Fair enough, a woman who drinks and smokes during her pregnancy or doesn’t stay on her diet can’t go to jail for murder if the pregnancy ends abruptly… but what about a woman who takes birth control? Remember conception happens outside the womb, the fertilized egg then implants (or not) in the womb. Most hormonal birth control prevents the fertilized egg from sticking to the uterine wall. By preventing this, the woman on birth control is “directly” intervening to prevent a pregnancy from continuing. The same could go for IUDs that create an inhospitable environment for the new “person” in the womb. It’s unclear, to say the least if using many of the most common and safe forms of contraception could be seen as a crime by an overzealous judge. Believe me after Citizen’s United, we Progressives have ample evidence of what damage a runaway court can do, and again don’t tell me prosecutors won’t bring these cases or judges will throw them out. Sure there won’t be many, at first, in the sense that birth control might be illegal and women and their doctors may have to seek contraception outside the law and would thus have to hide their actions, so there may be less murder and more smuggling cases. Who knows. We’re going into uncharted territory. What happens the first time or the fiftieth time that an aggrieved husband claims his estranged wife killed their child with birth control she bought in gasp, Maryland? The party that rails against nuisance lawsuits when they target corporations is all for opening up some of the most intimate decisions a woman or a couple can make to the tender ministration of the Courts. So this is what they mean by small government and tort reform.
And, what about section 7? What happens to all the “people” that routinely get produced as byproducts of fertility treatments? Doctors often implant numerous fertilized eggs, sometimes this results in large numbers of embryos in the womb. Can the mother look forward to a government official being part of any decision she and her family might make about reducing that number? What about freezing embryos, do the fertilized eggs get a legal guardian? Can the couple be charged with child neglect if they fail to pay for the lab work? Is it legal to freeze a person without their consent? What would be the impact on stem cell research? Would a doctor who performs a risky procedure like amniocentesis that results in an unintended abortion be liable for involuntary manslaughter? None of this is addressed in the legislation and to think such cases won’t come up is absurd.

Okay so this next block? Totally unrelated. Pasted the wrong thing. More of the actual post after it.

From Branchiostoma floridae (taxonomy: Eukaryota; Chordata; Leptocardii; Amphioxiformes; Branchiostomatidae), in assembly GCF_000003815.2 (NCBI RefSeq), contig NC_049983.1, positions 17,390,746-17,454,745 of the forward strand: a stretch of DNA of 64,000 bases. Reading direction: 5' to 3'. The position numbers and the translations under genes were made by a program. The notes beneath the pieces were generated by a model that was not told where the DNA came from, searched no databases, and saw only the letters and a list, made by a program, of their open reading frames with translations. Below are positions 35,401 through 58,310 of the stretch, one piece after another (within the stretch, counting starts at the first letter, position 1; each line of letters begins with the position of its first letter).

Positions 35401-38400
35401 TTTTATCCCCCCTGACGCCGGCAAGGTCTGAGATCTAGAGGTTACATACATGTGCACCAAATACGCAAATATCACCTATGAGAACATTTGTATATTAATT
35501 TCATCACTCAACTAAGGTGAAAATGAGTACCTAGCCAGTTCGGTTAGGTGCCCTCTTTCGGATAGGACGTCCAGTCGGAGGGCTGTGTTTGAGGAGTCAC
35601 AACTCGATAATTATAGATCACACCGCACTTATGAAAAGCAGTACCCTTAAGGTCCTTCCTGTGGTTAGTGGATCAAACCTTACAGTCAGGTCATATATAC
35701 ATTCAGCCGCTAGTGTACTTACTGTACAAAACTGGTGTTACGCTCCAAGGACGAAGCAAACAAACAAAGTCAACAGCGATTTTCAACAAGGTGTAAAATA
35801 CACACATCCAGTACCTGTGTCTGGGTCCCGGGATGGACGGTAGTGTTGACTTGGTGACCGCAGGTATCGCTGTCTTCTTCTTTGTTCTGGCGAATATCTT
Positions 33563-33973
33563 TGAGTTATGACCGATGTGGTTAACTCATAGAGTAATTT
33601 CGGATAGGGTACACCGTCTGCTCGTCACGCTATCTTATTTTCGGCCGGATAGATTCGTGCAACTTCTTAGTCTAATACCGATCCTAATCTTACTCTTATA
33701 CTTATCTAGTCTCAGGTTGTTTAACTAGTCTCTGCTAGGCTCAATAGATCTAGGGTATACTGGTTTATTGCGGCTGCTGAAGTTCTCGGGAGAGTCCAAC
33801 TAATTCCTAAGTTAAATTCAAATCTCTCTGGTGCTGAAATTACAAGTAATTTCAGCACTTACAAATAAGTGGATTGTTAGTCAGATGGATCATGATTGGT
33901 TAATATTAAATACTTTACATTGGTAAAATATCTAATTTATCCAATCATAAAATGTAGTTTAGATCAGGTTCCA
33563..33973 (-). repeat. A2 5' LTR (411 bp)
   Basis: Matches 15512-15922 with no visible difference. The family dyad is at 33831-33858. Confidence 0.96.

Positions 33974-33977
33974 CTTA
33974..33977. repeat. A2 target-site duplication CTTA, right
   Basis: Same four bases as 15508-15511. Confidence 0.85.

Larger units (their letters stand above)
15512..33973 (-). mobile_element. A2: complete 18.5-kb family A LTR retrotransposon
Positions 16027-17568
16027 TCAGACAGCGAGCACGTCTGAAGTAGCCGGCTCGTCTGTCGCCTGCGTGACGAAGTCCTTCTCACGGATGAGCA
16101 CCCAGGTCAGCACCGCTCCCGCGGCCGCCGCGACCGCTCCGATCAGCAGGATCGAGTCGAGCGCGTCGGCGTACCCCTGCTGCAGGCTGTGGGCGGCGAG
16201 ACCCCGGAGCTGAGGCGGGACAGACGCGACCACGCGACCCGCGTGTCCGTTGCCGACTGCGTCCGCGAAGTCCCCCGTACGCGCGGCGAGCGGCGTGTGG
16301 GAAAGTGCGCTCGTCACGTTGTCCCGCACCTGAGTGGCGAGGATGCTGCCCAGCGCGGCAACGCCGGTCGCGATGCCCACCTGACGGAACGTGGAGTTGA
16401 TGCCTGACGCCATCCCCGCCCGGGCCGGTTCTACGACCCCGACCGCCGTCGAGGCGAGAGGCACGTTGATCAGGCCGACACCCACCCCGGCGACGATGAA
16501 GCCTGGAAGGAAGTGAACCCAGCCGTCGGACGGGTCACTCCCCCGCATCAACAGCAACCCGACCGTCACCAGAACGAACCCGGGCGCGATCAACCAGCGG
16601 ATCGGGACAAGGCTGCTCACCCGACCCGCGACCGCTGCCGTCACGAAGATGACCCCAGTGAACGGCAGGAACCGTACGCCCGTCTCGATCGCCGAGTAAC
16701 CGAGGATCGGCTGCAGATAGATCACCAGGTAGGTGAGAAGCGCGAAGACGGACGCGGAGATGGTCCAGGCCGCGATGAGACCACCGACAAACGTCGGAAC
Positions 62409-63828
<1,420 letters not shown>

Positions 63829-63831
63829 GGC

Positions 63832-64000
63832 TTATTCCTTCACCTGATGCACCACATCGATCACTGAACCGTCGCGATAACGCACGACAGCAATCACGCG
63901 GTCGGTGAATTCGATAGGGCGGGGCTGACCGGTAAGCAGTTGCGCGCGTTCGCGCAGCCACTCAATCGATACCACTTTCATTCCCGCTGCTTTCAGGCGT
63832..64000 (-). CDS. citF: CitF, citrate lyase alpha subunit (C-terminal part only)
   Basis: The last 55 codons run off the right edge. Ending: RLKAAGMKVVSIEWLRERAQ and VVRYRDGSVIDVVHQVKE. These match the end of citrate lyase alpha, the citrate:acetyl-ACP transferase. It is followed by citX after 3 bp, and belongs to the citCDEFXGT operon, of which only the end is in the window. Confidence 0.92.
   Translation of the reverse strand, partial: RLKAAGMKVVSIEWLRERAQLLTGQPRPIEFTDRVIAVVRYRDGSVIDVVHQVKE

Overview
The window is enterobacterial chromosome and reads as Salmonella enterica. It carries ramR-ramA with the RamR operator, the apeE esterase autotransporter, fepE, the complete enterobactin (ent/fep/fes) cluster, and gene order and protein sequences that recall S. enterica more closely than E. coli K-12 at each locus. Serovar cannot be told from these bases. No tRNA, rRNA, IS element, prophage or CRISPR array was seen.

This bill along with the raft of other anti-choice bills that have made this session one of the worst in recent memory for women’s rights is part of an overall plan to make abortion and birth control effectively unavailable for women in Virginia. Similar language has failed in public referendums in Colorado and that liberal bastion Mississippi. If put to a popular vote here, I am confident the people of the Commonwealth would reject it out of hand, but the radicals and partisans in the GA and the Governor’s office would like to push this through by mean force. In doing so they are also opening a gaping breach in the law that judges and lawyers and magistrates across Virginia will be asked to plug piecemeal. It’s time to let them know that that is as bad an idea as conferring personhood on a bundle of undifferentiated cells in the first place. On behalf of the Board of Directors of the Alliance for Progressive Values I urge the legislators and the Governor to stop and consider the many unforeseen ramifications of this dangerous bill. Please say NO to HB1.
APV Public Policy Director